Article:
Sexually Transmitted Diseases Essay Example

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Sexually Transmitted Diseases 5

Sexually Transmitted Diseases and Their Effects during Pregnancy

Sexually transmitted diseases (STD) in the former years were commonly referred to as venereal diseases. These diseases are caused by groups of microorganisms that are infectious and mainly transmitted through sexual intercourse with infected persons. They are at times responsible for burdensome, costly physical and psychological problems that are at times irreversible. In the past, only three types of the STDs and Chancroid were well known but more have recently been included. It is estimated that over 333 million STDs that are curable are contracted annually in a year. In USA for instance, they are the diseases that are frequently reported especially among the young population aged between 12 and 35 years of age. This matter has often being neglected as a public priority especially among the youth and pregnant mother who face adverse effects as a result. This paper will focus on the effects on the maternal child health and other related elements and further address on the professional discipline involved in the bane through the usual health care responses (Sheetal, 2008).

To begin with, the consequences of the STD infections are not always obvious at birth. Expectant women who contract bacterial STDs like gonorrhea, Chlamydia and Syphilis during their pregnancy often are affected with acute salpingitis. This is as a result of the infection spreading to the ovarian/tubal abscess. This condition is often difficult to diagnose during pregnancy. Expectant women who also contract this infection disseminated infection especially towards the later pregnancy stages. In addition, the disease is associated with spontaneous septic abortion and premature rapture of the membranes and infections of the placenta. Common complications for example genital infection and conjunctival eyes also occur after the baby is infected during birth as it goes through the birth duct. If not recognized and treated the infection causes cornea perforation if not the infection of the whole eye and disseminated infection (S Mullick, 2005).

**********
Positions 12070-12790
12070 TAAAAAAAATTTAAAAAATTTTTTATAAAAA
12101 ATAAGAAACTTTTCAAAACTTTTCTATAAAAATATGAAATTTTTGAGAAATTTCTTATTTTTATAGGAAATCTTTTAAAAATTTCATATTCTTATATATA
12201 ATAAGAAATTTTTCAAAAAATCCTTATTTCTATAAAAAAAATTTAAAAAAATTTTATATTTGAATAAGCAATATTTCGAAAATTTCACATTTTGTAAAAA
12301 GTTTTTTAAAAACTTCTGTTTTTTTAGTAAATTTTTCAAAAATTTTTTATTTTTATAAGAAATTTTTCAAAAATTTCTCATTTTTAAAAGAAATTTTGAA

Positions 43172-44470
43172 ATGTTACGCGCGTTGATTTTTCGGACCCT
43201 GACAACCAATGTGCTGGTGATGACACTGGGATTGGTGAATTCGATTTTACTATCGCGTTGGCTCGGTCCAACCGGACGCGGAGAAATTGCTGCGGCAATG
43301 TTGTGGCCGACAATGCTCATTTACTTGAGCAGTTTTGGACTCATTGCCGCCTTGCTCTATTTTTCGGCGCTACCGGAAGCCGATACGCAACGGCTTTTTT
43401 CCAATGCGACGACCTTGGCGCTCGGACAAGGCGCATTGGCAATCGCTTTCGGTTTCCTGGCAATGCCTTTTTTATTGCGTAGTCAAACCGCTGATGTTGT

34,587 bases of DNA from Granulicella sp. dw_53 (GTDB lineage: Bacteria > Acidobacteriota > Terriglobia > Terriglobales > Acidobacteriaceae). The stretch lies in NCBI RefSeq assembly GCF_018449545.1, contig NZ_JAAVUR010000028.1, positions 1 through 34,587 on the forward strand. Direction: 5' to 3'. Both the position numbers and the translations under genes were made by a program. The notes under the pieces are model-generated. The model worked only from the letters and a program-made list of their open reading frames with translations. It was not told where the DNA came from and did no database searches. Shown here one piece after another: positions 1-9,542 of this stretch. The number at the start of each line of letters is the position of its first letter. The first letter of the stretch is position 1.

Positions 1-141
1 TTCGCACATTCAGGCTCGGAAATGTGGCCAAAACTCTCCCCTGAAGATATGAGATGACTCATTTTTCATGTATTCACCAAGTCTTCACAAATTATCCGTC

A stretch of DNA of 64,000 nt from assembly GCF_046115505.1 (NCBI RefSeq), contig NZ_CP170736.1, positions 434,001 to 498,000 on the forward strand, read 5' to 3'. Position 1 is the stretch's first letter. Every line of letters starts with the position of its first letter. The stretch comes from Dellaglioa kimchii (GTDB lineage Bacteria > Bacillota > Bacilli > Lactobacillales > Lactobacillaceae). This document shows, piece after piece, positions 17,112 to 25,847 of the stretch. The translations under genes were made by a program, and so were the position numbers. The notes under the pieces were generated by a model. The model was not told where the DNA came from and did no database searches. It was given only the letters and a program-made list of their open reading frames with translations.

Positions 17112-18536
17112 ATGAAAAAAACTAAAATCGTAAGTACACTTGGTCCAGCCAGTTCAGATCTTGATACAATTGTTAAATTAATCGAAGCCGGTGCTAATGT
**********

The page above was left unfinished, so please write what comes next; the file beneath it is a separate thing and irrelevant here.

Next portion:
Active infection of Chlamydia by the expectant woman often leads to the baby being infected with the disease during birth by 50 %. There is a 40% chance that the baby may also contract conjunctivitis and a 20% risk pneumonitis as a result of maternal C trachomatis. Infants that are born of mothers who are infected may develop chlamydial ON however it is less severe compared to gonococcal ON. The mothers with the infection often end up contracting cervicitis and discharge in the cervics. If left untreated, Syphilis could result in still births and preterm births and low birth weight. The disease may also cause congenital infections in most proportions of the infants that survive. It is believed that Syphilis in pregnant mothers in the developing countries is a causal factor of perinatal morbidity. The disease is also associated with causing intrauterine growth retardation. The mothers having this disease in the earlier pregnancy stages end up having high non-treponemal test titres (Jarmulowicz, 2000).

Pregnant women who have the Human papilloma Virus experience speedy growth of warts in the genitalia. The virus often ends up affecting the larynx of the baby and results in laryngeal papiliomatosis. This can lead to repetitive operations that are aimed at removing the warts as the warts are bulky thus leading to breathing problems due to the obstruction of the air ways. The diseases are also often associated with other complications at birth. For instance, genital harps is associated to cause spontaneous abortion, intrauterine, neonatal and preterm delivery. This is as a result of the transmission of the virus through the placenta. Babies born of mothers with hepatitis B may not have any complications at or during birth but they later in their adult life develop liver cancer and cirrhosis. Other severe effects of the STDs during pregnancy include; ectopic pregnancies and tubal infertility which have recently become very common (Your Health).

The health practitioners have gone along way in forging and implementation of measures towards the prevention and cure of the effects of STDs on pregnancy. This includes the laboratory diagnosis in order to confirm the STIs aetiology and the related symptoms. Methods such as the grain strained virginal smears have been implemented to facilitate the screening for the T vaginalis. The health practitioners have gone a long way in the development of drugs that are able to prevent the infection of children at birth. Many areas that are perceived to have the highest prevalence of STDs have received interventions including the creation of awareness on the use of condoms as a preventive measure to curb the spread of the infections to the child and the pregnant mother
(Jarmulowicz, 2000).

In conclusion, it is vital for women and men to take great precautions in avoiding sexually transmitted diseases. Most of this are life threatening not only to the mother but also to the baby. Proper treatment after diagnosis has to be effected if at all serious risks are to be avoided. This should however be done by qualified practitioners in order to avoid the risk of injuring the fetus and the mother as this stage is critical for both of them.


Sheetal M, (2008). Impact of the Sexual Revolution:
Consequences of Risky Sexual Behaviors. Journal of American Physicians and Surgeons Volume 13 Number .

Your Health, Accessed on the 11th of September, 2011 from;

S Mullick, D. W.-J. (2005). prevalence, impact on pregnancy outcomes, and approach to treatment in developing countries. Sexually transmitted infections in pregnancy , 3-10.